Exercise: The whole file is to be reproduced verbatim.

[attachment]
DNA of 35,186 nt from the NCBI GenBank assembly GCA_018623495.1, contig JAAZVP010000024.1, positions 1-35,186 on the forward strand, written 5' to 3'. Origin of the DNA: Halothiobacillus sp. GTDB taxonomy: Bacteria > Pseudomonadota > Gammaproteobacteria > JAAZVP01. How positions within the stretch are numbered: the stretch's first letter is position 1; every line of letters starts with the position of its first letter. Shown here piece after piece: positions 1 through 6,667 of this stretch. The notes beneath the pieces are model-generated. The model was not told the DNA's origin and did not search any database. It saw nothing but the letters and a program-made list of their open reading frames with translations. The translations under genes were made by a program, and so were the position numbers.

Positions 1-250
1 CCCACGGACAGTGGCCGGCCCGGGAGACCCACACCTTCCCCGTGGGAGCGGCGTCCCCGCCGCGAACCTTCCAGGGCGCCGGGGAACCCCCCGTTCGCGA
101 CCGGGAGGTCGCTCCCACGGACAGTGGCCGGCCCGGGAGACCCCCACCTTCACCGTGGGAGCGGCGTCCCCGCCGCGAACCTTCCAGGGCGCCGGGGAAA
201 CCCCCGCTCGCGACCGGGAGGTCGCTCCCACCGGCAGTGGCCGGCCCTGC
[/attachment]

DNA of 35,186 nt from the NCBI GenBank assembly GCA_018623495.1, contig JAAZVP010000024.1, positions 1-35,186 on the forward strand, written 5' to 3'. Origin of the DNA: Halothiobacillus sp. GTDB taxonomy: Bacteria > Pseudomonadota > Gammaproteobacteria > JAAZVP01. How positions within the stretch are numbered: the stretch's first letter is position 1; every line of letters starts with the position of its first letter. Shown here piece after piece: positions 1 through 6,667 of this stretch. The notes beneath the pieces are model-generated. The model was not told the DNA's origin and did not search any database. It saw nothing but the letters and a program-made list of their open reading frames with translations. The translations under genes were made by a program, and so were the position numbers.

Positions 1-250
1 CCCACGGACAGTGGCCGGCCCGGGAGACCCACACCTTCCCCGTGGGAGCGGCGTCCCCGCCGCGAACCTTCCAGGGCGCCGGGGAACCCCCCGTTCGCGA
101 CCGGGAGGTCGCTCCCACGGACAGTGGCCGGCCCGGGAGACCCCCACCTTCACCGTGGGAGCGGCGTCCCCGCCGCGAACCTTCCAGGGCGCCGGGGAAA
201 CCCCCGCTCGCGACCGGGAGGTCGCTCCCACCGGCAGTGGCCGGCCCTGC